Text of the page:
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Meetings in camera

With agency offices locked, property people need to be able to communicate effectively online, says Simon Day, Toastmasters International

Simon Day

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As property professionals you will have been moving your meetings and presentations online. I too had to do this and have learned valuable lessons as I conducted meetings and coaching online. Let me share what I have learned to help you make your online communications more impactful.

Communication Strategies

Once I adopted online communication, I discovered several strategies that serve me well as a professional speaker are equally vital when communicating via technology:

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Simon Day

Eye contact: should be maintained 30% of the time for a conversation to be deemed fit for purpose. To establish and maintain relationships of trust and respect, this rises to between 60 per cent and 70 per cent.

In online communication, it is tempting to look at the face on screen, thinking you are making eye contact. You are not. Eye contact is made by looking at the camera lens. Stick a Post-It or arrow near the lens as a reminder of where to look when you speak. It takes practice, but it will pay dividends as viewers will feel more involved.

Choose a flattering camera angle. Ensure that the device is at eye level – nobody wants to see up your nostrils.

Vocal variety: When you give a stand-up presentation, people can see your entire person and can read facial expression, body language and gesture. Speaking on camera limits this, which places more emphasis on the voice. Varying pitch, pace and volume can help you speak with greater authenticity and emphasise key points with greater authority. It will require an investment of energy and commitment, but your voice will need to compensate for these other aspects of communication that are hindered by the limitations of online platforms. If you are delighted, sound delighted. If you are concerned, sound concerned. This will make it much easier for participants to correctly interpret your intended message.

Speaking from the heart: I am reading a book a friend gave me recently: ‘Storytelling Made Easy’ by Michael Hauge. I highly recommend it. All meaningful communication elicits emotion and our stories are one of the most effective ways to achieve this. In these difficult times, an authentic personal story can bond individuals and unite communities.

Video making

There are some simple strategies to ensure that your video is of the best possible quality to serve as an effective vehicle for your message. With his permission, I refer to Haydn Rushworth – Senior Research and Communications Officer at the National Assembly for Wales – and a superb video he recently posted on LinkedIn. In it, he shares, then demonstrates, simple but effective tips for producing better video from any device:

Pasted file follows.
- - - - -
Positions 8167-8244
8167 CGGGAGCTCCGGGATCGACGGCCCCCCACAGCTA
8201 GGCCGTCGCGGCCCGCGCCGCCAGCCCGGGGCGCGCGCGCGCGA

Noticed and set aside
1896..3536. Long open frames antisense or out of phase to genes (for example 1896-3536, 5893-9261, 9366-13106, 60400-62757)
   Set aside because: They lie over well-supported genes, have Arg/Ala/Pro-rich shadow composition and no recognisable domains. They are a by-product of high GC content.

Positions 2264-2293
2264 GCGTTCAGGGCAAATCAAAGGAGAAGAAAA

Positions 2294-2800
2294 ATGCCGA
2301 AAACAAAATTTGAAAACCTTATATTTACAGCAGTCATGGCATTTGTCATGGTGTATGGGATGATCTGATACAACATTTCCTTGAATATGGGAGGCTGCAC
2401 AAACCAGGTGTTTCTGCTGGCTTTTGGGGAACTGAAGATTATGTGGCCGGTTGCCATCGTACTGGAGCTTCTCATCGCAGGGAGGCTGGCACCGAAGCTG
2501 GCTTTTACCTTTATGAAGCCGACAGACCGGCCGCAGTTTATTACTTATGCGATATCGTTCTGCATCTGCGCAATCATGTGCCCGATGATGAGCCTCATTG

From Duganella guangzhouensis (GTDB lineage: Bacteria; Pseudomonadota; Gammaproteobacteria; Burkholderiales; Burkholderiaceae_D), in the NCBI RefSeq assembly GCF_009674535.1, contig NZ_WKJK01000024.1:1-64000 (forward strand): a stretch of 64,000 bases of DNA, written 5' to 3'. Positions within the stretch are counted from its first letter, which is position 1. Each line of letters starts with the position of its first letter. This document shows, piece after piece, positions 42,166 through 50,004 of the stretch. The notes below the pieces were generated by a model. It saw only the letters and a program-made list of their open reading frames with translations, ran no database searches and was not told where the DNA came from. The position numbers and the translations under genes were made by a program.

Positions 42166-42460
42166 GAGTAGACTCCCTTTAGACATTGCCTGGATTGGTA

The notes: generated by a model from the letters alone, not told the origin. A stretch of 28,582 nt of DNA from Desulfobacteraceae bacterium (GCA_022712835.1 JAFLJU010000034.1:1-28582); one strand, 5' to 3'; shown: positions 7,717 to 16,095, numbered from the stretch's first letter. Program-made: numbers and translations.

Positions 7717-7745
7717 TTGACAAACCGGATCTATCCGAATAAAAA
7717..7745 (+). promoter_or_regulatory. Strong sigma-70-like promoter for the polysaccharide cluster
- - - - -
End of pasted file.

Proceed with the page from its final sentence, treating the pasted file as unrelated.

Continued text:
1 Don’t stand or sit with a window behind – you quickly turn into a silhouette. Facing a window or source of natural light gives much better lighting for your videos.

2 Find a quiet place. Background noise can be incredibly distracting for you and those you communicate with.

3 Use a tripod, wall or lean your device against a steady object to ensure the video is smooth. Keeping a steady shot allows you to replicate a face-to-face conversation and ensure people maintain focus on you.

4 Look at the lens, not the screen.

5 Ensure you are in focus – this can be done on most smartphones by simply tapping the screen and ensuring the lighting is adequate.

6 Choose a flattering camera angle. Ensure the device is at least at eye level – nobody wants to see up your nostrils.

7 Film in landscape (horizontal) mode where applicable – the video is then easier to post and view across multiple platforms.

Making the Experience Better
  • Communication is highly nuanced. When we speak in person, it is much easier to read facial expressions, observe gestures, detect body language and discern variations in vocal tone. All these combine to give us a clearer a picture of precisely what is being said from how it is being said.
  • Online communication can present barriers to detecting some of these nuances. Poor video quality may obscure facial expression, intermittent audio reception may betray the subtle variations of the voice and restrictive camera angles may hide the true meaning of body language or gestures.
  • A HD webcam, good pair of over-ear headphones and USB microphone are three pieces of equipment that have notably improved my online communication experience. My hands are also free to use appropriate accompanying gestures, not being encumbered with wires or handheld equipment.

I highly recommend this investment. The improved equipment will help facilitate a more immersive experience for all participants.

Simon Day is a member of Toastmasters International, a not-for-profit organisation that has provided communication and leadership skills since 1924 through a worldwide network of clubs. To find your nearest club, visit www.toastmasters.org

June 20, 2020

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